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What is a Montessori School?
A Montessori school is a special place for the child to cultivate his/her own natural desire to learn. Dr. Maria Montessori, an Italian physician, first formulated the Montessori philosophy during the early 1900’s. Dr. Montessori’s program for education and child development focuses on the natural development of the whole child from birth through maturity. The classroom environment provides choices and independence for the child, with a careful balance of structure and responsibility. Currently, Montessori is the fastest growing educational system in the United States, with well over 4000 schools.

Why should I choose a Montessori education for my child?
Most of your child’s intelligence and social characteristics are formed between the ages of two and a half and six. During these years are when your child is most receptive, curious and excited to explore the world. A Montessori education nurtures this joy of learning by offering a variety of materials to stimulate and intrigue your child. Our teachers are trained to observe a child’s readiness for new skills and to personalize presentations of new concepts.

What do you have to offer that my child cannot get at other local schools?
The Montessori method is unique. The materials used to teach reading, writing, mathematics, geography and science are not found in traditional schools. The classroom materials take abstract ideas and put them into concrete form that makes sense physiologically and neurologically for children. Children learn from peers, as classes are multi-aged from three to six. Watching the more advanced work of the older children stimulates younger children, and peer teaching is a great self-esteem builder. Additionally, older children also benefit from peer teaching, as it requires mastery and internalization of the skill they are modeling. Teachers take the role of observers much more in a Montessori classroom. Since many materials are self-teaching and self-correcting, the teacher steps in when the child is stuck or is showing readiness for a new skill. This allows a child to learn more independently, with the guidance and support of a teacher whose primary goal is to observe and adapt her teaching to the learning style and individual needs of your child.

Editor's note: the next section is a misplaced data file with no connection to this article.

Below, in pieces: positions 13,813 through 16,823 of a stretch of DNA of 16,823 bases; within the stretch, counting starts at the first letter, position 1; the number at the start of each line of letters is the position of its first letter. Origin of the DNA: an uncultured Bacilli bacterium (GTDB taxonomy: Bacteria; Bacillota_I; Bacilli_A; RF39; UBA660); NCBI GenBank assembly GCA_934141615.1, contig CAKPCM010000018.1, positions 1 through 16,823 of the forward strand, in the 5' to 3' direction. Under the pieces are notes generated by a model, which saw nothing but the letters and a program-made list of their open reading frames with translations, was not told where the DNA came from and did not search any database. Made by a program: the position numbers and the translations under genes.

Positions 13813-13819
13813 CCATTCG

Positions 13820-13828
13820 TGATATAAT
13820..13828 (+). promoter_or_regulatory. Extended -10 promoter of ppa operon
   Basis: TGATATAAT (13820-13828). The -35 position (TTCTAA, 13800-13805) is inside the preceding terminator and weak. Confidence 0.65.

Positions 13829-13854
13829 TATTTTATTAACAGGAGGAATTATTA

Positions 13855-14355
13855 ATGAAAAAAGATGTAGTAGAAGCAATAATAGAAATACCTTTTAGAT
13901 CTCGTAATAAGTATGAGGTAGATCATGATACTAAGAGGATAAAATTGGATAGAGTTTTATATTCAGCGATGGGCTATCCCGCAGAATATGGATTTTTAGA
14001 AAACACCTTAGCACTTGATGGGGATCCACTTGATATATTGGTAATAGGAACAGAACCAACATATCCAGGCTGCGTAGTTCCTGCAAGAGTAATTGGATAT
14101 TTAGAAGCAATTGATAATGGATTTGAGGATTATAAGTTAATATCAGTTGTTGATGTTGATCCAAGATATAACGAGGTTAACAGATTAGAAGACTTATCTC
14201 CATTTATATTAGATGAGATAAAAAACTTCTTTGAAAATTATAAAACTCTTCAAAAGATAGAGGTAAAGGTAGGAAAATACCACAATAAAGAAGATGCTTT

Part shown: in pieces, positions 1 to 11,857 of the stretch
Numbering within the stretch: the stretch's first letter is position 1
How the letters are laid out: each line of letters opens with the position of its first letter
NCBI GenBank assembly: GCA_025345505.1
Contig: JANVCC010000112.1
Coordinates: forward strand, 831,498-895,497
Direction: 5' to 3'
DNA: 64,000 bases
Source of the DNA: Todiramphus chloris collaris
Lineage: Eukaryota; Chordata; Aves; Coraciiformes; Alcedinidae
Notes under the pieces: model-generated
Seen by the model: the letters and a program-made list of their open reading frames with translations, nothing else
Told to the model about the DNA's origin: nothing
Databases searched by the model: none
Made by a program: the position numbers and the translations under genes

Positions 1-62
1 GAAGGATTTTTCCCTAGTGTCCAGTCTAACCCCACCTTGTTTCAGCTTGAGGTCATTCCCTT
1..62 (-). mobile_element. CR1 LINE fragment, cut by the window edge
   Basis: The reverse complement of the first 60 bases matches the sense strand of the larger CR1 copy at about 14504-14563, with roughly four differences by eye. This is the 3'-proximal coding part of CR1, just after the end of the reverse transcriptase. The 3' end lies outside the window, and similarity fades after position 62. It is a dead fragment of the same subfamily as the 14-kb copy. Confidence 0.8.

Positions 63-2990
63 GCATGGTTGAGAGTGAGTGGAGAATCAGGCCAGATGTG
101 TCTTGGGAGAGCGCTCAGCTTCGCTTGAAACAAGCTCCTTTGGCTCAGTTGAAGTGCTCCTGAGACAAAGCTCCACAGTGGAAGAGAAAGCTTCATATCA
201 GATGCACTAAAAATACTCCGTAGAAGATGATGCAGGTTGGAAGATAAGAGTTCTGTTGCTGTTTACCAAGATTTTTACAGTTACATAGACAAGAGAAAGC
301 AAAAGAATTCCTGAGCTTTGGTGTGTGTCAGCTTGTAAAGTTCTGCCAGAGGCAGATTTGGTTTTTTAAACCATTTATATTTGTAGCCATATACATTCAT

What makes your school special?
We are committed to nurturing your child’s love of learning and to providing an education that is fun and practical. We provide an education for life – not just academics. Therefore, our aim is to model respect for life and for the rights of all people. Our staff is extensively trained in child development and positive behavior management. Through role-playing, choices, stories and class meetings, our students are empowered to take responsibility for themselves and the choices they make. Our schools work very closely with family counselors to coach both parents and teachers. We host parenting classes and provide a library of resources for parents. Montessori philosophy classes and parent conferences provide continuing education on the Montessori method for our families. Our schools have been chosen to present our program at Boise State University, Northwest Nazarene University, Eagle High School and Eagle Academy. We are a recognized training site for the American Montessori Society.